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Or Reflections on Psalm 123      August 1, 2016


My dad called my mom from The Barn, our family’s restaurant down the street.


“Where’s John?”


Mom took a quick glance out the window into our shady backyard and saw me quietly playing.


“Get him inside quick, and stay away from the windows,” Dad said. “There’s some guy in the Tower shooting people.”


Even though we lived miles from the University of Texas campus and it would have been absolutely impossible for a bullet to make its way anywhere near us, Mom gathered me up and rushed me inside.


I was a little more than two years old. I have no recollection of the event whatsoever. I don’t even think I was aware that it happened until my early teenage years, when another murderous shooting at an Austin school would change my life forever and the events were linked in the news reporting.


What I do remember much more vividly is the framed photo that hung on my boyhood bedroom wall of the same tower at night, glowing burnt orange with windows lit up in a giant number “1” running from top to bottom. A Texas-sized national championship football trophy if there ever was one. While the University sought for years to cover over this tragic part of its history, it had no problem promoting its sports conquests.


The Tower. In Austin, there is no need for the qualifier “UT” in front of it. It’s as much a symbol of the University as the beloved longhorn mascot, Bevo. As a UT student, I would spend pleasant afternoons on the long lawn stretching out in front of it toward the Littlefield Fountain. Years after being whisked out of my own backyard miles away, I would sit reading or, better, checking out girls, dead-center in the former field of fire without a thought in my head about Charles Whitman or the massacre.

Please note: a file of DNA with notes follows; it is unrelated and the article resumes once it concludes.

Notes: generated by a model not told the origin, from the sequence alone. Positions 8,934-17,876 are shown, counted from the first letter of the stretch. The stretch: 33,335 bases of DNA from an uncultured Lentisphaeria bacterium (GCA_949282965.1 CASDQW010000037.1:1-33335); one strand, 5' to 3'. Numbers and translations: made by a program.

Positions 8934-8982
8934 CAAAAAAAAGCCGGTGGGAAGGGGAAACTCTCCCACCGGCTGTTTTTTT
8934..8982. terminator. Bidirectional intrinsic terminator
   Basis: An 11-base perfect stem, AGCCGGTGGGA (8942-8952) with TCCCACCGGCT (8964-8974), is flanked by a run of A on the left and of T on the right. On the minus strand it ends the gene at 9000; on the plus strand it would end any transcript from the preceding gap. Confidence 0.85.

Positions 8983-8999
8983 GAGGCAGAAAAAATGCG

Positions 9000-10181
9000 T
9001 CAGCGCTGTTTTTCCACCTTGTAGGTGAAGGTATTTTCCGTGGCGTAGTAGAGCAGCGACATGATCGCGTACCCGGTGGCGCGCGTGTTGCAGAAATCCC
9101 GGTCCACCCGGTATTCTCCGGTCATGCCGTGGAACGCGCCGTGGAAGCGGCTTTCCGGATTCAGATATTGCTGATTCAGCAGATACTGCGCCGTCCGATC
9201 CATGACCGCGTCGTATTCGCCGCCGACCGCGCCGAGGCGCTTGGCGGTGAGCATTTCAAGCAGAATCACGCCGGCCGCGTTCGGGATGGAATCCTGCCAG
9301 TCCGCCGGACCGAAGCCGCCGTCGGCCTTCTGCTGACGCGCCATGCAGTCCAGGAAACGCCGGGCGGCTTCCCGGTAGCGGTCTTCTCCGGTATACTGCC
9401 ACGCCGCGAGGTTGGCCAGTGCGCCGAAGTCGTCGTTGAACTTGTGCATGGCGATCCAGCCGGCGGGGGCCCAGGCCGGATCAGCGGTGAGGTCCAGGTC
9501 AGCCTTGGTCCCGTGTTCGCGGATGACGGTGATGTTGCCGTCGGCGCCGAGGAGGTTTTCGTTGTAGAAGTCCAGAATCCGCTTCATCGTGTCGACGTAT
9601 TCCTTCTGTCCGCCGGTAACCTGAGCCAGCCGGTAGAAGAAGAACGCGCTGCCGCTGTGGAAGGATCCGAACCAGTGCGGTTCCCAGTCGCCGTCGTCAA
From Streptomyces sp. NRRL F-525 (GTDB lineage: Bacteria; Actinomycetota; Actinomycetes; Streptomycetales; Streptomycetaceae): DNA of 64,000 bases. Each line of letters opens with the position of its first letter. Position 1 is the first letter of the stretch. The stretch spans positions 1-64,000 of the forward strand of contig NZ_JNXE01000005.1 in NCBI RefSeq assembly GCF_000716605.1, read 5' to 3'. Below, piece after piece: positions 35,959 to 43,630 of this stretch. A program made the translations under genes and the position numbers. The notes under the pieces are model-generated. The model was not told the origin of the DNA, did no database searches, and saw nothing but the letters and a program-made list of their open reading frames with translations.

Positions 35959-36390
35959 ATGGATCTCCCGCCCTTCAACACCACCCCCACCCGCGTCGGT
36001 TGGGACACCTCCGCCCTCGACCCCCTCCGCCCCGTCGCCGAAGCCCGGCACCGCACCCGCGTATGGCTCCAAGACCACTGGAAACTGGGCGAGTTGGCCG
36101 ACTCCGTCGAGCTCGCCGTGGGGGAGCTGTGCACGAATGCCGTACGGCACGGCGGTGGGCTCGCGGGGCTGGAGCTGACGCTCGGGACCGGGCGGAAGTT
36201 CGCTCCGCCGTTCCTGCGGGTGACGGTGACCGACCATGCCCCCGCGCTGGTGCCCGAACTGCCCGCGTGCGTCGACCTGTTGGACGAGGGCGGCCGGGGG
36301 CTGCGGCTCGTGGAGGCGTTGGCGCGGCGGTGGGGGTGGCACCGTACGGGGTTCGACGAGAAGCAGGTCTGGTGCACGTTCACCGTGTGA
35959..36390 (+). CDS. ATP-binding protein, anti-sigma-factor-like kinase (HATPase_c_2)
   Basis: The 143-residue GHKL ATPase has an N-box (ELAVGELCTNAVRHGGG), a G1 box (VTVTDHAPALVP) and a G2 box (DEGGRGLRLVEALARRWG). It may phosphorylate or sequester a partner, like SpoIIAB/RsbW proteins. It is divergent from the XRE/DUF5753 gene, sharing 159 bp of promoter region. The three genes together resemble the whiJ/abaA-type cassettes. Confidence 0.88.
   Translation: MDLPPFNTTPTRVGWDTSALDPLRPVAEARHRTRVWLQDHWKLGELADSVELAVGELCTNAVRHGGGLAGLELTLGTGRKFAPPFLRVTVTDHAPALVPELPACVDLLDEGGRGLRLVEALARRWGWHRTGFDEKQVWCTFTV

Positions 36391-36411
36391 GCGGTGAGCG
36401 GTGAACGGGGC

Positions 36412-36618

Fifty years later, I sit in my living room in Fayetteville, Arkansas, three blocks from another (former) Southwestern Conference university. I peer out the window at the deep green leaves of the massive oaks that shade our yard. In the intervening years I have seen the carnage of all kinds of violence — not just the kind spewed out from deranged people with guns, but the slow, systemic massacre by proud policies and ignorant politics, rampant racism and coopted theologies.


I have rolled into cities bombed out from siege and laid flat by hurricane. I have quietly come to communities reeling from unforeseeable tragedy. I have walked streets made ferral and desolate by market manipulation and government-enforced discrimination.


I am tired of the death toll, the body counts — heartbroken by the endless suffering and post traumatic shock of the survivors. Including my own.


It makes me want to pull all the children inside.


Because, really, no place in the world is safe from the snipers.

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